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Can you can dry goods?

 
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With the abundance of jars and lids that we've got, I wanted to store sugar, flour, salt, etc... in jars. Does this need to be "pressure canned", or can I simply put the dry goods in jars and tighten the lids. I'd rather not use 5 gallon buckets - 1/2 gallon jars would be much more convenient.
 
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Zach, welcome to Permies!

You can absolutely store dry goods in canning jars with a secure lid. No processing necessary.

If you have problems with pantry moths or things like crackers going stale, you can also vacuum seal dry goods. Some people use the foodsaver vacuum sealer, but I use a hand vacuum pump with canning jars that works just fine.
 
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Hi Zach! Welcome to Permies!
I store dry goods in jars, I add bay leaves to discourage bugs, and I pack everything in as TIGHT as I can to eliminate as much air as I can. For things like beans or grains, I shake them down multiple times as I fill them, watch the level go down as you shake, you'll figure out what way is working best for you. Flour gets packed in HARD with a wooden thing like a sauerkraut pounder, in layers, until I am getting no more compression. I have been doing this for many years, and have never had to dump the contents of a jar for going bad. Some of my containers have been stored for years that way.

I also have a vacuum sealer that works on mason jars, rarely use it, because I tend to use my good mason jars for canning, and my odd containers and jars for dry goods.

:D
 
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I also store all my dry goods in old mayonnaise jars. I live in southern Mexico and we have a lot of issues with bugs getting into dry goods if they are kept in bags.  The jars (not pressure sealed) work great for keeping bugs out.
 
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Leigh Tate wrote:If you have problems with pantry moths or things like crackers going stale, you can also vacuum seal dry goods. Some people use the foodsaver vacuum sealer, but I use a hand vacuum pump with canning jars that works just fine.



Would love it if you provided some more info on your hand vacuum pump.  I've never heard of such a thing.  I actually have a vacuum sealer for mason jars, but still interested to know about simpler options!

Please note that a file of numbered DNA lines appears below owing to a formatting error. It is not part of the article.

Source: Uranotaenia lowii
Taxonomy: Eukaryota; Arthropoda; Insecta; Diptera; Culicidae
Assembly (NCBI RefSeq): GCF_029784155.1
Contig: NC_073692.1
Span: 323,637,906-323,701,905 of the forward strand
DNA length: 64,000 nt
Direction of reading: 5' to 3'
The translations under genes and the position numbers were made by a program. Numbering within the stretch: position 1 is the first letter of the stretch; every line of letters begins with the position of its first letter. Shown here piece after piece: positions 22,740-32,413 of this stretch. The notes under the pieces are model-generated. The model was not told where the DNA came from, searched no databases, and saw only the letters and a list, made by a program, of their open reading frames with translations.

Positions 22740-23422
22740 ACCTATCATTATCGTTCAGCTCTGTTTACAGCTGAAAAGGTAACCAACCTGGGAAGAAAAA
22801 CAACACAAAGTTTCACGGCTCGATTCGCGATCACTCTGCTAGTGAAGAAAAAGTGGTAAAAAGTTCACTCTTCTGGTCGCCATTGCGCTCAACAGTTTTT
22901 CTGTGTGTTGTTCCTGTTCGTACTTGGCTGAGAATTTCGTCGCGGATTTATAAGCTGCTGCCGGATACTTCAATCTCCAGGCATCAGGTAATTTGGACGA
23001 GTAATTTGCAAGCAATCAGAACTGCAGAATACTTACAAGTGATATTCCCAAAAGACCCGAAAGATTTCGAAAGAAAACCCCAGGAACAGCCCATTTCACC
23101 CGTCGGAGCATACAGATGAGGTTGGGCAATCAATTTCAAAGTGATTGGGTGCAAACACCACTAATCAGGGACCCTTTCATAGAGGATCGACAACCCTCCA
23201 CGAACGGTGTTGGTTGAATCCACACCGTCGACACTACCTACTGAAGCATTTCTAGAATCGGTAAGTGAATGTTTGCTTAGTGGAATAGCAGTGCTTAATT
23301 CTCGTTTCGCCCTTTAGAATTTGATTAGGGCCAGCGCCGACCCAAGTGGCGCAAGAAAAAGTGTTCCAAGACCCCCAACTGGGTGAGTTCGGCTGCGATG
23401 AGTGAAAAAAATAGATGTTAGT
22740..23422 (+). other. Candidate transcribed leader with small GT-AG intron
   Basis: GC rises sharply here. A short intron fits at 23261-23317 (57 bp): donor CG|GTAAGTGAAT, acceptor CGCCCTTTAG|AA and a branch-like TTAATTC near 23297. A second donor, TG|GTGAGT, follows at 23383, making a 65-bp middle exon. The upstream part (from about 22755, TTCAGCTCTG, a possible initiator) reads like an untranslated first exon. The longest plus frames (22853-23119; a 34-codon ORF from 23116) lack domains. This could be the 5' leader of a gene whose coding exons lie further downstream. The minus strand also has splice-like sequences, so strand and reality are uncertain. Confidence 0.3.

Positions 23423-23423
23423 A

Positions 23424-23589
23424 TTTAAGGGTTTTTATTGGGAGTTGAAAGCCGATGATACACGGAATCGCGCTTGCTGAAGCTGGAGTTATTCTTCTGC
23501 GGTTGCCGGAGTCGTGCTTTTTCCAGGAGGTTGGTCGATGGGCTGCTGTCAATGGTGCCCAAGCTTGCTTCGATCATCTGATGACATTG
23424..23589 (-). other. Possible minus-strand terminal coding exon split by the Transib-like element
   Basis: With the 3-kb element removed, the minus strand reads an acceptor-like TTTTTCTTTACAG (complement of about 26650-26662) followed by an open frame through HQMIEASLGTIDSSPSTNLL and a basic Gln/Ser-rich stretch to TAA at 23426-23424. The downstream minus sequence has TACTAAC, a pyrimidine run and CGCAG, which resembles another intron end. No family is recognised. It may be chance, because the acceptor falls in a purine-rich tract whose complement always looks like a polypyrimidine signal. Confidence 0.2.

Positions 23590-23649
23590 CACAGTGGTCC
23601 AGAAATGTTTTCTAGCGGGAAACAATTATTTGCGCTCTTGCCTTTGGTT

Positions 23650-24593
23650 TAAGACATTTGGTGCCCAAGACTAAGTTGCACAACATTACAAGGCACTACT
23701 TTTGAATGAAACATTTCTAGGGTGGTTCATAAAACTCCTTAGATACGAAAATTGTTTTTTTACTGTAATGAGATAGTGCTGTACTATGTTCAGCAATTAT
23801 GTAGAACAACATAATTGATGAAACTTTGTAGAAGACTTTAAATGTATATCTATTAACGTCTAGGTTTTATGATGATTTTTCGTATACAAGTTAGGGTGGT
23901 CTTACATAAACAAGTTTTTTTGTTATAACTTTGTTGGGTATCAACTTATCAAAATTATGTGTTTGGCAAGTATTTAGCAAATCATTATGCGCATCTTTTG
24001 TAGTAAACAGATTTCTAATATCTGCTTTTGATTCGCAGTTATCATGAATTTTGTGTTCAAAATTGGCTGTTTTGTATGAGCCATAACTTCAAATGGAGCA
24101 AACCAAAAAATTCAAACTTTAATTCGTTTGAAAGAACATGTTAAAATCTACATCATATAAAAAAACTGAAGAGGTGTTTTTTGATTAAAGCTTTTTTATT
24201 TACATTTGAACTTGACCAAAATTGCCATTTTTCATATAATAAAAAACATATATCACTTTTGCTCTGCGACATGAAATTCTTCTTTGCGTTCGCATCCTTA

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Matthew Nistico wrote:Would love it if you provided some more info on your hand vacuum pump.  I've never heard of such a thing.  I actually have a vacuum sealer for mason jars, but still interested to know about simpler options!


Matthew, I use a Pump-N-Seal hand pump



and the FoodSaver mason jar sealer attachments



These come in both wide and regular size.

It looks like this when it's set up





The Pump-N-Seal website is here - https://pump-n-seal.com/
The FoodSaver jar attachment is here - https://www.foodsaver.com/parts-accessories/jar-bottle-sealers/foodsaver-jar-sealing-kit-with-wide-mouth-jar-sealer-regular-jar-sealer-and-accessory-hose-white/SAP_FCARWJAH000.html

I've tried it with used canning lids, but unless they are perfect, the seals leak. So I use new canning lids. Seals need to be checked periodically, but even if they leak, it's not like you lose the contents. And this definitely increases shelf life.

There is another method where people heat jars and their contents in a low oven, so that it creates a vacuum when it cools, but I like the vacuum pump better because I think it probably preserves nutrients best.
 
Matthew Nistico
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@Leigh Tate - You are a font of useful information!  Thanks especially for the pics and the link to the Pump-N-Seal site.

I have a FoodSaver with a wide-mouth jar attachment.  Didn't realize they also made one for regular-mouth jars.  Excellent!  I will need to get one for sure.

 
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Interesting thoughts with the pump and seal. I have a hand air pump that can inflate or deflate, I need to dig it up and experiment. I have the Food Saver attachments, and lots of fun tubing connectors. I have a Food Saver too, but it requires electricity.
Hmmm... Wonder where that pump is?  
:D
 
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We also pack dry goods in mason jars (reusing lids that still look good) with the attachment that fits over the regular or wide mouth jar lids.
I use a vacuum pump I have for the pug mill in the pottery.

Found I needed to roast nuts prior to sealing, to limit the moisture.

A friend related this to another operation used in woodworking, where you repeat the vacuum application after a few days. Moisture in the dry goods will come out after being under vacuum for a little while, and you can lose your seal. So, we seal, let things sit a few days, then seal again.

Have not tried flour, but use the above method to store wheat berries and grind about 5 lbs at a time as needed.
 
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Pearl and Joan, if I didn't already have the pump-n-seal, I probably would have tried a different hand vacuum pump.

I dug around and found a video I bookmarked awhile back, that might be of interest to everyone. He discusses the pump-n-seal, a hand brake bleeder, and a hand crank thingy for vacuum sealing jars.

 
Joan Candalino
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Yes, my vacuum pump requires electricity, it also works the vacuum chamber on my pug mill in the pottery.

The husband made the vacuum pump from the compressor out of a commercial freezer found at the scrap yard.
 
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